Democratic Republic of the Congo: Humanitarian crisis spills over into South Kivu

Wednesday, January 2, 2008

The ICRC has begun a distribution of essential items – clothing, blankets, mats, soap and kitchen sets – to over 500 displaced families who have taken refuge in South Kivu after fleeing the fighting in the neighbouring province of North Kivu.

The distribution is being carried out together with the Red Cross Society of the Democratic Republic of the Congo in the towns of Chebumba and Kitembo, some 50 km north of Bukavu, the capital of South Kivu. It will be supplemented by food parcels delivered by the World Food Programme. The ICRC and the national Red Cross Society carried out two similar operations for 2,300 displaced families in the same area in September and November 2007.

"The situation is critical," said Patrick Walder, head of the ICRC's sub-delegation in South Kivu. "The newcomers are even more vulnerable than the previous wave of displaced people as they had to leave their homes in a great hurry with nothing more than the clothes on their backs. Many of them have also been the victims of abuse by weapon-bearers."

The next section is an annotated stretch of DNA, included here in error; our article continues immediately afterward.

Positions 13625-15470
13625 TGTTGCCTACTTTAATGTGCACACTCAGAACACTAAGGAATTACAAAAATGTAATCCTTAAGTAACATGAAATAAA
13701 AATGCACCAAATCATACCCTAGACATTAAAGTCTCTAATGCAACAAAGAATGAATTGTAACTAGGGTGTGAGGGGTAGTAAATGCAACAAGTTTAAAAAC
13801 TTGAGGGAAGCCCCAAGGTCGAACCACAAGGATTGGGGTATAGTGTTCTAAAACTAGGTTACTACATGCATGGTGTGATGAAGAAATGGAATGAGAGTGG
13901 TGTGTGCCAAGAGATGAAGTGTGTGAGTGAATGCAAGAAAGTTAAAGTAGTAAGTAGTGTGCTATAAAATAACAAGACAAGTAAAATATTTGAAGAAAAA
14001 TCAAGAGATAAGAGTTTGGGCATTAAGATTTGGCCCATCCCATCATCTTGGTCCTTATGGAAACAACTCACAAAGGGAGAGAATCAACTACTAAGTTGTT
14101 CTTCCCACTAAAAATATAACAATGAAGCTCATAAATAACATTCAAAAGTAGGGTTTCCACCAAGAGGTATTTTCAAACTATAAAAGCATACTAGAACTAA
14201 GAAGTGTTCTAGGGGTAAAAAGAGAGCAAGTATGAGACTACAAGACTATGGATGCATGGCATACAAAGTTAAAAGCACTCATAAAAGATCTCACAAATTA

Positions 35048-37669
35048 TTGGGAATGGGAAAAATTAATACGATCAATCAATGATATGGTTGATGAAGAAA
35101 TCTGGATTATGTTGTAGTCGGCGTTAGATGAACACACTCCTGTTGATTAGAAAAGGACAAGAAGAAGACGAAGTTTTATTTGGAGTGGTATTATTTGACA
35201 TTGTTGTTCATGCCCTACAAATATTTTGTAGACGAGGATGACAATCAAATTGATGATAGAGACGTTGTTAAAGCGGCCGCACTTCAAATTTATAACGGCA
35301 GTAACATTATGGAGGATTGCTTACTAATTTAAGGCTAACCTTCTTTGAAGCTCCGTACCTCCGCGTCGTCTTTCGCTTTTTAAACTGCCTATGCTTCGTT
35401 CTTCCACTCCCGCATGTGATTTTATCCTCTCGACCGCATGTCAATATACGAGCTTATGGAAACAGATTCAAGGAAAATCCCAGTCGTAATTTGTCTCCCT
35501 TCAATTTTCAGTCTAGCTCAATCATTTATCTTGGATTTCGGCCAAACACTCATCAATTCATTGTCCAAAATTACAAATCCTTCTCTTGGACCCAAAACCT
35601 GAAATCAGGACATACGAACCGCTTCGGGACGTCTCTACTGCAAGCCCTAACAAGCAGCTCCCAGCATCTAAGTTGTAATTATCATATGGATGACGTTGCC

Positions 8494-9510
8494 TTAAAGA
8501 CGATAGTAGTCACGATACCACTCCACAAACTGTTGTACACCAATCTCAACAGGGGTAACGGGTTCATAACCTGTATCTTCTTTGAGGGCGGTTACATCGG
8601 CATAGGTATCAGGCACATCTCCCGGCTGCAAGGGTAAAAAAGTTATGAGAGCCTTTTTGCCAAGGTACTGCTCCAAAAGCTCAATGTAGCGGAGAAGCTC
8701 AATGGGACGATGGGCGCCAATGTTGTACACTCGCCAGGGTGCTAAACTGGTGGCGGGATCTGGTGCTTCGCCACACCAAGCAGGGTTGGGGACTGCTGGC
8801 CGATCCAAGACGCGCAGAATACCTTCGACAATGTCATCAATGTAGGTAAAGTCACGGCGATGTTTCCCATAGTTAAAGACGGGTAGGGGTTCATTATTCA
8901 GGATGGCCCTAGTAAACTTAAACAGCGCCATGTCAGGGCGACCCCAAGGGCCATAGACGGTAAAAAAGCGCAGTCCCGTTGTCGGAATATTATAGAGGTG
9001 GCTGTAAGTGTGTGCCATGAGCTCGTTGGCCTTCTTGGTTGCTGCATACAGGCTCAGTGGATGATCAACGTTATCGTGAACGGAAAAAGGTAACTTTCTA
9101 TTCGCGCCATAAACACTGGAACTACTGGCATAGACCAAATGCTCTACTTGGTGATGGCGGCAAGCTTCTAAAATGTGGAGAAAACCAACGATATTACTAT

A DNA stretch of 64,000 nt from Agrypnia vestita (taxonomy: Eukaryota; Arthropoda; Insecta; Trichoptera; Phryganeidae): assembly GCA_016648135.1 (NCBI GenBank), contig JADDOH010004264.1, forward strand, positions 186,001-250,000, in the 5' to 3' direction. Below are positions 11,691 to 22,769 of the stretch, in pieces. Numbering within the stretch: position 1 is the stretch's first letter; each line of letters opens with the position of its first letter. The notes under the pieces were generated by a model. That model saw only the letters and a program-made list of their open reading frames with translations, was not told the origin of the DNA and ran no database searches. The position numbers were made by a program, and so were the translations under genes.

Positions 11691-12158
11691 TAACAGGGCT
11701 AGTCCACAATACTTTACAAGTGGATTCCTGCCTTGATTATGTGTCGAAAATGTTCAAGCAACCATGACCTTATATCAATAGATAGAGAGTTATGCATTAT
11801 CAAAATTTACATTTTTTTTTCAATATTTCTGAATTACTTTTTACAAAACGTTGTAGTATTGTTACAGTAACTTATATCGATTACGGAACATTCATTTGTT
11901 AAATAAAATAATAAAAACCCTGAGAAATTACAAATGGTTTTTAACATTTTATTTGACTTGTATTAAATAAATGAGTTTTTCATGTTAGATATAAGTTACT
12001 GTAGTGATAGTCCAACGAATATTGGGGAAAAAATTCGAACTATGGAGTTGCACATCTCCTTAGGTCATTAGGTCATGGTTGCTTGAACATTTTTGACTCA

The beneficiaries of the distribution are among thousands of civilians who have fled the armed clashes in North Kivu and the insecurity prevailing in the high plateaus of Kalehe. They are sheltering in the Minova region of northern South Kivu. Overwhelmed by this new influx of displaced people, the local population has been unable to take everyone in. Many of the newcomers, including young children, pregnant women and sick people, are now living in very difficult conditions without so much as a roof over their heads.

As part of its ongoing effort to support medical facilities that provide care for the displaced population, the ICRC has also supplied the Minova hospital with kits for the treatment of war-wounded and basic medicines, in particular those required to treat rape victims.

Numerous cases of sexual violence have been reported among the displaced population as well as looting and attacks of all kinds by armed men. Despite the substantial human and material resources deployed by the ICRC and other humanitarian agencies in response to the humanitarian crisis in this part of South Kivu, there are still many needs to be met.

The ICRC reminds all the parties to the conflict of their obligation under international humanitarian law to spare the lives and physical integrity of all civilians, wounded persons and persons captured in connection with the conflict, that is all those who are not or are no longer taking part in the fighting.

Source: International Committee of the Red Cross